from The American Heritage® Dictionary of the English Language, 4th Edition
- adj. Having lungs or lunglike organs.
- adj. Of or belonging to the Pulmonata, a subclass of gastropods including terrestrial snails and slugs and certain freshwater snails that are capable of breathing air through lunglike sacs.
- n. A gastropod of the subclass Pulmonata.
from Wiktionary, Creative Commons Attribution/Share-Alike License
- adj. having lungs or similar organs
- adj. of, relating to, or belonging to the gastropod order Pulmonata (slugs and snails)
- n. A gastropod of the order Pulmonata
from the GNU version of the Collaborative International Dictionary of English
- adj. Having breathing organs that act as lungs.
- adj. Pertaining to the Pulmonata.
from The Century Dictionary and Cyclopedia
- Having lungs, lung-sacs, or lung-like organs; pulmonary or pulmoniferous, as a mollusk or an arachnidan; pulmonated, as a vertebrate: distinguished from branchiate and tracheate.
- n. A member of the Pulmonata in either sense, as a snail or a spider.
Who discovered that pulmonate snails and slugs are ...
Within a period of less than 20 years, each man figured it out, probably independently, that pulmonate gastropods were hermaphrodites.
I am primarily interested in the venation of the lungs of pulmonate land snails.
Who discovered that pulmonate snails and slugs are hermaphrodites?
How interesting it will be to see hereafter plants treated in strict relation to your views; and then all insects, pulmonate molluscs, and fresh-water fishes, in greater detail than I suppose you have given to these lower animals.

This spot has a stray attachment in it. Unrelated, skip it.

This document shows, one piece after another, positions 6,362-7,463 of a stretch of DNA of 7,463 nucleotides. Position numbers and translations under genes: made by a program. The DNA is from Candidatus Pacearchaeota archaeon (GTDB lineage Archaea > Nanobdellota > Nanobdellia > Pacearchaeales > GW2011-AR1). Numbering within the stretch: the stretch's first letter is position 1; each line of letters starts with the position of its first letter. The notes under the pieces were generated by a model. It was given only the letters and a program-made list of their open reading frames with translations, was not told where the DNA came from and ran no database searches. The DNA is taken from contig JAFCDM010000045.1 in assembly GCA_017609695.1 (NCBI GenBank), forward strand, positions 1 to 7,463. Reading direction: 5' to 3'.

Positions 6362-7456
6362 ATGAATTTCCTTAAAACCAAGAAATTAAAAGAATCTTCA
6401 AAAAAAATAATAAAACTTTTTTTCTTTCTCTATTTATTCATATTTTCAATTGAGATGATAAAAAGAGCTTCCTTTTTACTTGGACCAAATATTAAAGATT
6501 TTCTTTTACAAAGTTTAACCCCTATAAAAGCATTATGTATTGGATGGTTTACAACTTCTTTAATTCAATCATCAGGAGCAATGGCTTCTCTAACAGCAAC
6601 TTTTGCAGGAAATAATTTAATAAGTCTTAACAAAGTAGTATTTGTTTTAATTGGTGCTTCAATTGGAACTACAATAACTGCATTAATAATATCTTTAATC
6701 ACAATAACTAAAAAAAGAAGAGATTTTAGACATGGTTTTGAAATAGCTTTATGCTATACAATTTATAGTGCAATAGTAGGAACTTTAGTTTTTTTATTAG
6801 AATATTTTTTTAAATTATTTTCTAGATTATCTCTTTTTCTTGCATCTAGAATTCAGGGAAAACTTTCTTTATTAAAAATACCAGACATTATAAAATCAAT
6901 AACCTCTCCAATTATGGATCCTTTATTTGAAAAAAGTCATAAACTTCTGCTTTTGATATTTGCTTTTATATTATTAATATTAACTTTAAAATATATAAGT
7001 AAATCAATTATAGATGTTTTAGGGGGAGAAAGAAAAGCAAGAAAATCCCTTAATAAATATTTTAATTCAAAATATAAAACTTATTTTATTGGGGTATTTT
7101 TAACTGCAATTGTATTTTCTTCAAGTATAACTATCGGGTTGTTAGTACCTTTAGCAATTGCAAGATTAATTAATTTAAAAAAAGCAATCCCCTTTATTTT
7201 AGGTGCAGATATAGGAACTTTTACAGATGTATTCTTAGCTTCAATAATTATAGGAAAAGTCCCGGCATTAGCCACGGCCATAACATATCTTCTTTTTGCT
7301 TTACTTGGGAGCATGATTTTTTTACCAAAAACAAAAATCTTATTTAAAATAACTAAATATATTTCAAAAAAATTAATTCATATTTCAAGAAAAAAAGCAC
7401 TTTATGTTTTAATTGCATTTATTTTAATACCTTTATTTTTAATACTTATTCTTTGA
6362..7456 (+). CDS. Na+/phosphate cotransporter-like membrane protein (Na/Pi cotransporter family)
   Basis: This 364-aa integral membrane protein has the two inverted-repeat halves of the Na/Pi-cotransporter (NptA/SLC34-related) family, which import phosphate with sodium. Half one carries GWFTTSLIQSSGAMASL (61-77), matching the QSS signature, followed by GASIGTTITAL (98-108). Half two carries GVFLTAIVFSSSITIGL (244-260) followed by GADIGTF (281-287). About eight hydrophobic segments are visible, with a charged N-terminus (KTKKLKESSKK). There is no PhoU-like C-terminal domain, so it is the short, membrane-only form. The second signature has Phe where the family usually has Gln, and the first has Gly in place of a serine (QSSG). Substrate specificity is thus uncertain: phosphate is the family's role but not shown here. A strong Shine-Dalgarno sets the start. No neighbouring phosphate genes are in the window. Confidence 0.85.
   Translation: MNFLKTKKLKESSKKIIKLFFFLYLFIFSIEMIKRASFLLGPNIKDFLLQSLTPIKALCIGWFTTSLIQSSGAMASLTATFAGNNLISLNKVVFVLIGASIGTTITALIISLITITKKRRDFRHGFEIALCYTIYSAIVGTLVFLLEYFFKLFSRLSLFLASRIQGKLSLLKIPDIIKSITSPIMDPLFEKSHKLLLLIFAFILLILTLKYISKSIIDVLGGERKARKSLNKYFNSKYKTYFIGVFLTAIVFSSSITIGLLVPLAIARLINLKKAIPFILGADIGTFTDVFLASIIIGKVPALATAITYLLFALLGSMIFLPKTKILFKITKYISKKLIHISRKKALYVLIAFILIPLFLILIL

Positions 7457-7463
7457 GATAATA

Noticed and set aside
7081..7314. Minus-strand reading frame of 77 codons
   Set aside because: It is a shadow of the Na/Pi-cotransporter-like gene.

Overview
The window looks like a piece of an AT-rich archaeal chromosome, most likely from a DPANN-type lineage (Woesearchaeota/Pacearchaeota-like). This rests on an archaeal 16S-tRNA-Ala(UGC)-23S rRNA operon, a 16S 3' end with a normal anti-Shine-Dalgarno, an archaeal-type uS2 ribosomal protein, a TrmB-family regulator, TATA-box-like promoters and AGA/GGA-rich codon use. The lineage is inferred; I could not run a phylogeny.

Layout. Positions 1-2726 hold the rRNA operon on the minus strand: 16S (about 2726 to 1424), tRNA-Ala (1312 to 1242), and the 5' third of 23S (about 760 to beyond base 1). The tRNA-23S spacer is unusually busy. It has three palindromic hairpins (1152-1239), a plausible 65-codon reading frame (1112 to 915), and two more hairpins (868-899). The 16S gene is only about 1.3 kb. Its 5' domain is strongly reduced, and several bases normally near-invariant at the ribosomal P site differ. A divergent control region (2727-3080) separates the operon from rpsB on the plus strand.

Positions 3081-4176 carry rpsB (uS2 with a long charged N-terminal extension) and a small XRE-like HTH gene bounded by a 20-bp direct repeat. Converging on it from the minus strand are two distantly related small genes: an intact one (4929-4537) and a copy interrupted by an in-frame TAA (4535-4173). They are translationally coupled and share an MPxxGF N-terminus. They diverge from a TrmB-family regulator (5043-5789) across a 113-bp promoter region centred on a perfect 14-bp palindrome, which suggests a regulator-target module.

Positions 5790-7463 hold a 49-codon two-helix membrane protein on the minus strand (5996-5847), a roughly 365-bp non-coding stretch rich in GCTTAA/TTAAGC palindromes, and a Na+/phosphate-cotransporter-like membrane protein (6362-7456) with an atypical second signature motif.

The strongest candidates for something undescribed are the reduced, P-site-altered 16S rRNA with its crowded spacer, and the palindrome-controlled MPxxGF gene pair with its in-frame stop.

One cannot write easily of "pulmonate gasteropods."
How interesting it will be to see hereafter plants treated in strict relation to your views; and then all insects, pulmonate molluscs and fresh-water fishes, in greater detail than I suppose you have given to these lower animals.
If you had no prior information about the reproductive biology of a group of animals, say, pulmonate land snails, how would you go about determining if a given species were hermaphroditic or not?
It turns out that, even though all pulmonate snails are hermaphrodites, in some species mating may not be simultaneously reciprocal; instead, some individuals may act like "males", while others like "females".
Supporting this notion, selection of one macromere as 3D in the pulmonate
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